|Gaddafi's troops have been shelling rebels inside several western cities [EPA]
The Libyan government has announced that its forces took control of Misurata's port and warned rebels in the besieged city they faced further bloodshed unless they handed in their weapons within four days.
Mussa Ibrahim, a spokesperson for Muammar Gaddafi, also urged foreign fighters to leave the country or "[we will] finish you off".
"We will fight for Misurata soldier by soldier, young man by young man, young woman by young woman," he said on Friday.
NATO said there is no evidence to support such claims.
"We are closely monitoring the situation around Misurata and anti-Gaddafi forces continue to expand their perimeter around Misrata," a NATO official told Reuters news agency.
"(NATO) denies this assertion and finds the statements to lack credibility. They don't relate to the actual situation on the ground," the official said.
Earlier on Friday NATO warships said that they had stopped Gaddafi forces from laying anti-ship mines in Misurata's harbour, accusing the regime of trying to disrupt the flow of aid to the city which has been besieged for two months.
"The sea-mines were being laid two to three kilometres offshore and in the approaches to Misurata by deliberately sinking the inflatable boats on which they were being carried," NATO said in a statement.
Three mines were found early on Friday and were being disarmed, the 28-nation alliance said.
Libya's government threatened to attack any ships approaching Misurata.
Libyan state television said government forces had rendered the port 'non-functional'. "Any attempt to enter the port will be attacked, regardless of the justifications."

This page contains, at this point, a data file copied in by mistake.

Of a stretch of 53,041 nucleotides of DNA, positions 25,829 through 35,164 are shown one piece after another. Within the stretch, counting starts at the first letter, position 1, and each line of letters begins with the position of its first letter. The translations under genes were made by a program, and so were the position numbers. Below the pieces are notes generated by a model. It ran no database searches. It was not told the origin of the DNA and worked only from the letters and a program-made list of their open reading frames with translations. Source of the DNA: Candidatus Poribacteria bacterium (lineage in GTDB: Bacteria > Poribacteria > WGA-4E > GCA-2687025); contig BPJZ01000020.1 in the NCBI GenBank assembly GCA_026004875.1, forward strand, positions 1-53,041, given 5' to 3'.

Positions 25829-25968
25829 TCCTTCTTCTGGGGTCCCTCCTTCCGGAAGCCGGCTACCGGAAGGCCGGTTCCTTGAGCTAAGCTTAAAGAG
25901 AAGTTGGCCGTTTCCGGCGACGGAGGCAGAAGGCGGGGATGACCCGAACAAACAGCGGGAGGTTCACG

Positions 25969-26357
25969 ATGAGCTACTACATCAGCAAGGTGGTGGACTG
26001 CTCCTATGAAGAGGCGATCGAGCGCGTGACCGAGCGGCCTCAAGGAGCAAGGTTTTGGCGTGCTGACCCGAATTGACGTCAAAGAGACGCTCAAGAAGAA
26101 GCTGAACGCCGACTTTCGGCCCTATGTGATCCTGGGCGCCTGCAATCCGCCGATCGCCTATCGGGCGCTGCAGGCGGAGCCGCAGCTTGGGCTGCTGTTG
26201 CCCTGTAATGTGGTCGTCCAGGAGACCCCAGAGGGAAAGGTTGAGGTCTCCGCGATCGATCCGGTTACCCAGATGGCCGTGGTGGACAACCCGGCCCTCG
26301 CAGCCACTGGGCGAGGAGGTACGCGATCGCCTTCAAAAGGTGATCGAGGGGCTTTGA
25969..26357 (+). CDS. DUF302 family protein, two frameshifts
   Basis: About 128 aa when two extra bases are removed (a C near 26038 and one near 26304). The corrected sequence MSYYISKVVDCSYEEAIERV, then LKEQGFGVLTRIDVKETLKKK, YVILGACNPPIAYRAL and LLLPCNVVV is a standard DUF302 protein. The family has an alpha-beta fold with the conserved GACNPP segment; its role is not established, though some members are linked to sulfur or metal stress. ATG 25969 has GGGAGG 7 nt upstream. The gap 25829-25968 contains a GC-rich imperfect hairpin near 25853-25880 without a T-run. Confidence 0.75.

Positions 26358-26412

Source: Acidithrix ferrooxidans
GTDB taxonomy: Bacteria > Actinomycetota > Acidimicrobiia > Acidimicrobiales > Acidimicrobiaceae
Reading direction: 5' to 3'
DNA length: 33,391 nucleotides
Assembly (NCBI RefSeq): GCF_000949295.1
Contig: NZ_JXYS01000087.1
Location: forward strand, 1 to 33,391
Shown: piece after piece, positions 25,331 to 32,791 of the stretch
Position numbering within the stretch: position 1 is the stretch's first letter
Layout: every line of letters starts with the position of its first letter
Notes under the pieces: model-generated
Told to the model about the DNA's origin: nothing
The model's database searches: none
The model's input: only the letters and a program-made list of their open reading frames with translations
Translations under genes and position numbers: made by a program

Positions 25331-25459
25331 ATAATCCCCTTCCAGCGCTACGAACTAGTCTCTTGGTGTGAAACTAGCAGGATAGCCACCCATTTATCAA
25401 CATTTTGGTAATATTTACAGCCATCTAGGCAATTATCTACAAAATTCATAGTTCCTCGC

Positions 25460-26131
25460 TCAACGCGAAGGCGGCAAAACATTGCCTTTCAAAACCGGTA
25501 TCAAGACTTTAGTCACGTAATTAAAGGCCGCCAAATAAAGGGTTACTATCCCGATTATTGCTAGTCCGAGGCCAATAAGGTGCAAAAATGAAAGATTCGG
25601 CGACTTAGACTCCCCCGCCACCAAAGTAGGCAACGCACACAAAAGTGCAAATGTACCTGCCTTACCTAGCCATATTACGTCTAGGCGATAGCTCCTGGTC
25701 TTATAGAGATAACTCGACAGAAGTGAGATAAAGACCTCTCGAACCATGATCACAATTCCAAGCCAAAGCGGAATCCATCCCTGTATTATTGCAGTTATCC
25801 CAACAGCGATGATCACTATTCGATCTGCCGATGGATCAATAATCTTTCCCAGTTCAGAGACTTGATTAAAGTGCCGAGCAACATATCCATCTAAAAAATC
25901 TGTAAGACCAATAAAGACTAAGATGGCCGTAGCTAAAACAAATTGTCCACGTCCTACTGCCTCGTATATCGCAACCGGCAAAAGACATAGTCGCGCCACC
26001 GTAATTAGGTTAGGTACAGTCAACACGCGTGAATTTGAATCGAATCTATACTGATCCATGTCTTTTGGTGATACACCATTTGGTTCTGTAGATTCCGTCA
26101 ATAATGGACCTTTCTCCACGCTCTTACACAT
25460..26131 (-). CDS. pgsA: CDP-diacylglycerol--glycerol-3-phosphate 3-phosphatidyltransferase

Responding to diplomatic tensions with neighbouring Tunisia after fighting spilled over the border, Ibrahim blamed the rebels for border violations and pledged respect for Tunisia's sovereignty.
He said Libya that was co-ordinating with the Tunisian government to prevent a disaster on the border.
Earlier on Friday, pro-Gaddafi forces clashed with Libyan rebels, Libyan refugees and Tunisian civilians in the Tunisian border town of Dehiba, prompting Tunis to issue a diplomatic rebuke.
Tunisian troops detained and disarmed pro-Gaddafi fighters and then returned them to the Libyan side of the border, Al Jazeera's Anita McNaught reported from the Tunisian frontier on Friday.
Tunisia summoned Libya's ambassador to protest against the incursions on Friday afternoon, Radhouane Nouicer, the country’s Tunisian deputy foreign minister, told Al Jazeera.
"We summoned the Libyan envoy and gave him a strong protest because we won't tolerate any repetition of such violations. Tunisian soil is a red line and no one is allowed to breach it," he said.